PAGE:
Senerchia

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Senerchia
Comune
Comune di Senerchia
Senerchia.jpg
Senerchia is located in Italy
Senerchia
Senerchia
Location of Senerchia in Italy
Coordinates: 40°44′30″N 15°12′15″E / 40.74167°N 15.20417°E / 40.74167; 15.20417Coordinates: 40°44′30″N 15°12′15″E / 40.74167°N 15.20417°E / 40.74167; 15.20417
Country Italy
Region Campania
Province Province of Avellino
Frazioni Saperoni, Acquabianca, Cervaro, Maglio
Government
 • Mayor Beniamino Grillo (Unione di Centro, UDC)
Area
 • Total 36 km2 (14 sq mi)
Elevation 600 m (2,000 ft)
Highest elevation 1,803 m (5,915 ft)
Lowest elevation 161 m (528 ft)
Population (2011)
 • Total 1,036
 • Density 29/km2 (75/sq mi)
Demonym Senerchiesi
Time zone CET (UTC+1)
 • Summer (DST) CEST (UTC+2)
Postal code 83050
Dialing code 0827
Patron saint St. Michael the Archangel
Saint day 29 September
Website Official website

Senerchia (Sinerchia in the local dialect) is an Italian municipality with 1370 registered voters, but only 1036 inhabitants, in the Province of Avellino, located in the upper valley of the Sele River in Campania. It was the site of the defeat of Spartacus and is noted for the ruins of an ancient castle.

Geography[edit]

Senerchia mainly borders the Province of Salerno, and it is surrounded by the Picentini Mountains. Its main road links it to the town of Quaglietta.

Senerchia borders the municipalities of Acerno (SA), Campagna (SA), Oliveto Citra (SA), Valva (SA) and Calabritto, the only neighbouring municipality in the same province.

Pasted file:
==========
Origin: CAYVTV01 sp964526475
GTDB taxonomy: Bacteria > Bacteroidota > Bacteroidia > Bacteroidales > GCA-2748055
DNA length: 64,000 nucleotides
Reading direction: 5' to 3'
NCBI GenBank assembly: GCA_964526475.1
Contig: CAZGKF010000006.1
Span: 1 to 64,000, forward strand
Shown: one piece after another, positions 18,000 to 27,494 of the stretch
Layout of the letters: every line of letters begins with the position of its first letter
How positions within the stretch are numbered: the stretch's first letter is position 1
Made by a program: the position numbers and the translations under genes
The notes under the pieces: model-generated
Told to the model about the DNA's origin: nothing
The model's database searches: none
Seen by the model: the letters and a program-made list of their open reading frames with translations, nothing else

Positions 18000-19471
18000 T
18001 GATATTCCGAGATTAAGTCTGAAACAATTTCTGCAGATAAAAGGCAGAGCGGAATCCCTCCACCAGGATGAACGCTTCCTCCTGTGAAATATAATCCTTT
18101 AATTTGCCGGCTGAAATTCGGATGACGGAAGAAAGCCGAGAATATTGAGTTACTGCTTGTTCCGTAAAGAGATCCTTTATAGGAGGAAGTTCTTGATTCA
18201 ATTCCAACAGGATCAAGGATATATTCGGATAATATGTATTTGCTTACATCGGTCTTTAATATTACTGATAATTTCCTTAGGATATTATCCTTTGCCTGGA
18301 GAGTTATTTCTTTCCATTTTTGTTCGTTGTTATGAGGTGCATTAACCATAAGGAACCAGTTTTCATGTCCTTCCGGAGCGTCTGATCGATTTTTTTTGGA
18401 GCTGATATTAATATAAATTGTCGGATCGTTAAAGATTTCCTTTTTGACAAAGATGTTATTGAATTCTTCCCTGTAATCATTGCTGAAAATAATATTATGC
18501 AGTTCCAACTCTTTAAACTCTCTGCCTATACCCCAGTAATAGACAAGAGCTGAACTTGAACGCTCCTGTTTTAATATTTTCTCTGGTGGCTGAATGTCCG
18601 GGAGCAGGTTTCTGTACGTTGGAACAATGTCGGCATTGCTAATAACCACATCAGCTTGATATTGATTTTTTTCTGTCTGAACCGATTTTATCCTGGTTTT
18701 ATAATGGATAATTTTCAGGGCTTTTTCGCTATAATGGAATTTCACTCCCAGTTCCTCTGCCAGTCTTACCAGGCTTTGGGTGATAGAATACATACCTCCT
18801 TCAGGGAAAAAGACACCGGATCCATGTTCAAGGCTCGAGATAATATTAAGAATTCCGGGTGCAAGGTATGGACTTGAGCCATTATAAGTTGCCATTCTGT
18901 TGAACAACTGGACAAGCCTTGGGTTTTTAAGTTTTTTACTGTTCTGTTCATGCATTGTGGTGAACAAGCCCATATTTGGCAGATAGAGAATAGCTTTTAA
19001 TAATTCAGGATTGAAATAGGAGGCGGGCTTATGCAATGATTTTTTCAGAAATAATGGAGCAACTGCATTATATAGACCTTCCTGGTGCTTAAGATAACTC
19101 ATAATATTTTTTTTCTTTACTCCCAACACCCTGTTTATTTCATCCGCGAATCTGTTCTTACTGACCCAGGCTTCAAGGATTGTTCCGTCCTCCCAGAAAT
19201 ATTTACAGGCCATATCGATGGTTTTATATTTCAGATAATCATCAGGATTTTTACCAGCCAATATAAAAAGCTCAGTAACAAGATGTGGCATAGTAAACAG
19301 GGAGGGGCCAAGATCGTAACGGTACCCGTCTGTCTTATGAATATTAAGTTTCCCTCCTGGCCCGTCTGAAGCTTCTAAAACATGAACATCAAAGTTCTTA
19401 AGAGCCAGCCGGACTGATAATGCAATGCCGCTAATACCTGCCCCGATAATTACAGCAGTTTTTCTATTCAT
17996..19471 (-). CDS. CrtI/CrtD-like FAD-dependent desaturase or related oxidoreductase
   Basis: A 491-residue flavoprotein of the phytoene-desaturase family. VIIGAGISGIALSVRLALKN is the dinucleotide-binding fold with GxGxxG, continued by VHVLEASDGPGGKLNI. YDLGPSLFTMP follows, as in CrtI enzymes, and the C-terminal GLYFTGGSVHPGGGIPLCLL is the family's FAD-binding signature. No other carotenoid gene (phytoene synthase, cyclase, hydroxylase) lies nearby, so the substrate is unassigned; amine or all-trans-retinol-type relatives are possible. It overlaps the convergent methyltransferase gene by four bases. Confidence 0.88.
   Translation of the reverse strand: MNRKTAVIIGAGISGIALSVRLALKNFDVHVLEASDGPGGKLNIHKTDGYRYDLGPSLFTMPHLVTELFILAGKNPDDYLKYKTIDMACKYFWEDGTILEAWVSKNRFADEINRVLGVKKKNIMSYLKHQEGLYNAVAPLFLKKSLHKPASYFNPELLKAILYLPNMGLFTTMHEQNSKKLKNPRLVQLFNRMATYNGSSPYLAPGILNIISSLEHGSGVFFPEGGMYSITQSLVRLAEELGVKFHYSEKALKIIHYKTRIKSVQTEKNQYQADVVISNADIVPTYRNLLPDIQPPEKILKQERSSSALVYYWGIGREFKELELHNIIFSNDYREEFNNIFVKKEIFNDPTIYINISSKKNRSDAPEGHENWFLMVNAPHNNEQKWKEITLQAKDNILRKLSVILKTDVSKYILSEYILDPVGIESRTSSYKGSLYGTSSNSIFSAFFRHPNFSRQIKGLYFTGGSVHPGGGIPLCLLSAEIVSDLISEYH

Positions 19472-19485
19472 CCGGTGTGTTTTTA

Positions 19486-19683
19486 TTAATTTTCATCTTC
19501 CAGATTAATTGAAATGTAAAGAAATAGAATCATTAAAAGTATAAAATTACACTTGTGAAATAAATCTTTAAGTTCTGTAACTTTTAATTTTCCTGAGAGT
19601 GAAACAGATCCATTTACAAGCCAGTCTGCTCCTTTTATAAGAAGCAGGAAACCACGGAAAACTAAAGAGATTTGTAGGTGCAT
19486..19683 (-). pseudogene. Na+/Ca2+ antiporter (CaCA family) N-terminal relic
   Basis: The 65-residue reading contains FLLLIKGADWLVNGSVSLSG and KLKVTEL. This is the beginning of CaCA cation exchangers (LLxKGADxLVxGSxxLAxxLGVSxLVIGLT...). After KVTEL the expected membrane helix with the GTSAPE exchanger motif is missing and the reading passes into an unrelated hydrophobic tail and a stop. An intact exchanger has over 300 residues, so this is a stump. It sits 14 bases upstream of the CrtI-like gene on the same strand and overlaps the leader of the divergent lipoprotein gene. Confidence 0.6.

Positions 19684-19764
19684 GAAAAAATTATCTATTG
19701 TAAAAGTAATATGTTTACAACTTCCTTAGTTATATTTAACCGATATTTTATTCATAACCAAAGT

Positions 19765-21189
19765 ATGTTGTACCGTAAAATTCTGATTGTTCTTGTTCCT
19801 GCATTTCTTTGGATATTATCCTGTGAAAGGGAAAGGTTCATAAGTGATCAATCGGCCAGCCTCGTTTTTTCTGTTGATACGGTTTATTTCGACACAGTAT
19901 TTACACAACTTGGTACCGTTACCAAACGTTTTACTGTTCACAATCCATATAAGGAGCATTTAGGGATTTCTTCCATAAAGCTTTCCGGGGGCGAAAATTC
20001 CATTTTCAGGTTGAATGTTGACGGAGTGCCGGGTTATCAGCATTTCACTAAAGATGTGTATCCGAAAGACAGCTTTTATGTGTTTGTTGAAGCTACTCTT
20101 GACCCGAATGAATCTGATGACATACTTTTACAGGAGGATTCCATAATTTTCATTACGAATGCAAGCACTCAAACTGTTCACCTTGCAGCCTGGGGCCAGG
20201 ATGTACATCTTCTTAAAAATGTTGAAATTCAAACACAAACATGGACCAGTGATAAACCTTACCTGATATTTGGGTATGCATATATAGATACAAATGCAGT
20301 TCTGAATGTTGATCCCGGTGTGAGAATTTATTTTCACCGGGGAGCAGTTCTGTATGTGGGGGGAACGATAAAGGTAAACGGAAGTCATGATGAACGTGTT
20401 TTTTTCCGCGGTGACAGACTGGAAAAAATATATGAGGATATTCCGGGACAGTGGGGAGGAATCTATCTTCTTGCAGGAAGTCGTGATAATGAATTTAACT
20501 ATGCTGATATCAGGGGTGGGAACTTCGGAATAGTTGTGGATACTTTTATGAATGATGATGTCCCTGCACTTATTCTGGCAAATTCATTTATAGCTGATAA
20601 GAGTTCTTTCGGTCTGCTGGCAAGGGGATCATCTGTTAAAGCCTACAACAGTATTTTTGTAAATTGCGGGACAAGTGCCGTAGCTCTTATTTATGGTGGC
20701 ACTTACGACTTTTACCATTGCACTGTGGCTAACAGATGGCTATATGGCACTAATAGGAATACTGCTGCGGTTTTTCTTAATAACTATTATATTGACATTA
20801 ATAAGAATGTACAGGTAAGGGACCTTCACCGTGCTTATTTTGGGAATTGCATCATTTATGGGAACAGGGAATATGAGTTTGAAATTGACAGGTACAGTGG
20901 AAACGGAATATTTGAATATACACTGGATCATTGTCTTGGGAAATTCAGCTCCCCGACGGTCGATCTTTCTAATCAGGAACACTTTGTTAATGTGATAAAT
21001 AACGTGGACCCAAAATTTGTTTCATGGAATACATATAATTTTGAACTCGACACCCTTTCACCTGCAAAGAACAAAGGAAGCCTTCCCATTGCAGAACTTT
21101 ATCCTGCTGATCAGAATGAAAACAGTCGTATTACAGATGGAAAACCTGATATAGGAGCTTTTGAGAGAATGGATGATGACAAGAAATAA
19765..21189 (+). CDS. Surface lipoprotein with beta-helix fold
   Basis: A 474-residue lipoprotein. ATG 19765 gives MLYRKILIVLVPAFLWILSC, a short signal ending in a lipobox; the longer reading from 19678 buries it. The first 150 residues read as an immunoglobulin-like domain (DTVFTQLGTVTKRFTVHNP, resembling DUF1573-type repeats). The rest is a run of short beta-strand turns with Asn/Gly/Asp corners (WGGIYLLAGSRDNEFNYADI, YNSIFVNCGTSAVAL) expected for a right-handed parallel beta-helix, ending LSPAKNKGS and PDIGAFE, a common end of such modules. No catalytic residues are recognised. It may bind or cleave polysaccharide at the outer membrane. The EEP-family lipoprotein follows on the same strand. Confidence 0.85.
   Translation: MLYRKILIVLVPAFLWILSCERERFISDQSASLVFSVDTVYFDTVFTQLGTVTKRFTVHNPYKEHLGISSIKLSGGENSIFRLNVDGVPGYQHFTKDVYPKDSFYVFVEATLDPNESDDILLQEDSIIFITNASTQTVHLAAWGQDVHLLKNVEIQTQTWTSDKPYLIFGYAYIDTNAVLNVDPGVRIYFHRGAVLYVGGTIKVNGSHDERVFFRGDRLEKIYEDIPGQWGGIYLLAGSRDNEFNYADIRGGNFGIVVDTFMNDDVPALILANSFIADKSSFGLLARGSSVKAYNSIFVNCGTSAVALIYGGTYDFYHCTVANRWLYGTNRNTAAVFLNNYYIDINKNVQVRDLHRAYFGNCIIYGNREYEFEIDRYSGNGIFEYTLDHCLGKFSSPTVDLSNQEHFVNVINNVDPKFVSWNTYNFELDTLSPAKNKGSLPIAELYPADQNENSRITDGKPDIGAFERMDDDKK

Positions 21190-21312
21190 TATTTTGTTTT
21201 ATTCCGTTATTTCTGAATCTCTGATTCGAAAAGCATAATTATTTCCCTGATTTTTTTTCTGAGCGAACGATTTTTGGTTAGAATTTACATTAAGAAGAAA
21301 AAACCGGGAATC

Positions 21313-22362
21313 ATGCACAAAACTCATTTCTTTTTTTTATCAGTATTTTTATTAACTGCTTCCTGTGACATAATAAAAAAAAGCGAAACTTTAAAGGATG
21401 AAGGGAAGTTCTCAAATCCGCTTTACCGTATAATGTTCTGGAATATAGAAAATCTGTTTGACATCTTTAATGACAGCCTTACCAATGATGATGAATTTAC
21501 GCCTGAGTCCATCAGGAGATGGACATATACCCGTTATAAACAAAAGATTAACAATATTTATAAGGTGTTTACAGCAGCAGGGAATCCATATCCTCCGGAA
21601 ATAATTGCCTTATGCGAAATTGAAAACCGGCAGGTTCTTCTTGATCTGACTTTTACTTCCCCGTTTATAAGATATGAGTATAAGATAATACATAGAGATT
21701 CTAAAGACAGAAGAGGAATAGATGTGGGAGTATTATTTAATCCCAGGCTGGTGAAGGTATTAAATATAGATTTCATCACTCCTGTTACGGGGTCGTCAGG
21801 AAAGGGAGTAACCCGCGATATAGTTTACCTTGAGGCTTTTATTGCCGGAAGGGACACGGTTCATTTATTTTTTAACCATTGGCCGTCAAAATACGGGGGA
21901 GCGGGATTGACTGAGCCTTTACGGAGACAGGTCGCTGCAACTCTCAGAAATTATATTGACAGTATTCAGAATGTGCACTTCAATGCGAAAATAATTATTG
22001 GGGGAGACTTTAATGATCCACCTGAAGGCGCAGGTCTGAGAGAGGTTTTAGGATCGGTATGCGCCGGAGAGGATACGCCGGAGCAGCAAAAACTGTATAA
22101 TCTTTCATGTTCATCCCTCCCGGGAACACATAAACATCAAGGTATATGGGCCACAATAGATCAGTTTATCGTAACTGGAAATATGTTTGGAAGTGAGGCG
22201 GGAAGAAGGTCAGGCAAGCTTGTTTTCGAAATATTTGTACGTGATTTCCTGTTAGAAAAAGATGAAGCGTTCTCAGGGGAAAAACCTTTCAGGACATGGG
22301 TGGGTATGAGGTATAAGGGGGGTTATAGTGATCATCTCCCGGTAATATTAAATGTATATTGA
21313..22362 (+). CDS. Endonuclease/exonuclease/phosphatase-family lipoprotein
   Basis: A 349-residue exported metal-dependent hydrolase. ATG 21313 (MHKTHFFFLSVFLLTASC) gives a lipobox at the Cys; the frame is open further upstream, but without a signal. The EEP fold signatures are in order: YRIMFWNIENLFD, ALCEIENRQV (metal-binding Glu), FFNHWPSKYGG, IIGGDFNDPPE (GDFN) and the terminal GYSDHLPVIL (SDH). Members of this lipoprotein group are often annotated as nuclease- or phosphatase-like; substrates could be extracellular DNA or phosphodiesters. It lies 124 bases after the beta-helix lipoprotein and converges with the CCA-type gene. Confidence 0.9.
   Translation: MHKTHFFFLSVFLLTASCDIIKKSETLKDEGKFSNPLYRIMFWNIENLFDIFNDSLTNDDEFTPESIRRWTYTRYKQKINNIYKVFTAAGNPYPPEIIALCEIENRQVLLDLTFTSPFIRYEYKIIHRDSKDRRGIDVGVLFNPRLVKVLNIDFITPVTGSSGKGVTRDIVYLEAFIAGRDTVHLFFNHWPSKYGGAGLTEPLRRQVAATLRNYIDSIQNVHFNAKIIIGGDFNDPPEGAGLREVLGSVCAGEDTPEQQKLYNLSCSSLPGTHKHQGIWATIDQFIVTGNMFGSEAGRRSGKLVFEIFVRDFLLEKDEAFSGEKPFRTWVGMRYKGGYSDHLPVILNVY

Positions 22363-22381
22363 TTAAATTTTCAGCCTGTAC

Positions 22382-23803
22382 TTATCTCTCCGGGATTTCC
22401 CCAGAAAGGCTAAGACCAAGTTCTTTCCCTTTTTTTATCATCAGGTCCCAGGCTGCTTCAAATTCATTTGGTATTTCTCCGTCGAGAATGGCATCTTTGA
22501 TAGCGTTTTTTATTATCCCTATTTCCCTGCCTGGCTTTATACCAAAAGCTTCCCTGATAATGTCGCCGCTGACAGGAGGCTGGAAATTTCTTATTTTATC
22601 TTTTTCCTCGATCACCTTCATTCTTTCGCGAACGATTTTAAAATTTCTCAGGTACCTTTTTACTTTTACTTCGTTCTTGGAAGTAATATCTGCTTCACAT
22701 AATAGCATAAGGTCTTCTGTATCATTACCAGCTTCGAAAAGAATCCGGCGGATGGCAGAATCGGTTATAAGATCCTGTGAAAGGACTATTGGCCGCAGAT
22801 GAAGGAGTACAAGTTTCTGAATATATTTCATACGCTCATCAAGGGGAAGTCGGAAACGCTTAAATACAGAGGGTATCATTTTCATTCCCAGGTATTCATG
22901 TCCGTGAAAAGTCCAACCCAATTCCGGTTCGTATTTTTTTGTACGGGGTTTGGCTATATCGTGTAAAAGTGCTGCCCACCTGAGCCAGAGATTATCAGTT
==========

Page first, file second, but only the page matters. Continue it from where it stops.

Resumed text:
The village is located 600 metres (2,000 ft) above sea level in the High Sele Valley, in a hilly area on the eastern side of the Picentini Mountains, at the foot of the steep slopes of Mount Boschetiello. The territory is composed of forests and mountains, including many peaks over 1,500 metres (4,900 ft) above sea level, such as Mount Boschetiello at 1,574 metres (5,164 ft), Mount Croce at 1,533 metres (5,030 ft), Raia della Volpe at 1,631 metres (5,351 ft), Sierro dei Cuoppi at 1,683 metres (5,522 ft), Sierro della Pica at 1,536 metres (5,039 ft) and Raia del Pastore at 1,524 metres (5,000 ft). The hilly terrain starts at 600 metres (2,000 ft) and continues down the country on the right bank of the river Sele. The territory is full of springs and landslide soil. In addition to the Sele, which skirts the municipal area, other waterways include the Vallone Forma, Piceglia, Fiumicello Rovivo, Pozzo San Nicola and Acquabianca.

Following the Irpinia earthquake of 1980, Senerchia has undergone a radical urban transformation. The village was completely destroyed. The old part has been abandoned and dangerous buildings are clearly visible. There is now a green area where the main square and the church were destroyed by a landslide. New buildings have been built beside the old site, with new urbanization and wide streets.

History[edit]

Origins[edit]

Senerchia originated as a group of remote, pre-Roman settlements. The first settlement was positioned on the heights where the ruins of the castle currently stand, almost forming a fortified town. The ruins of the castle are located in the upper part of the old village, near the church of the town's patron saint, Saint Michael the Archangel. This hill, a spur of Mount Boschetiello, overlooks the High Sele Valley.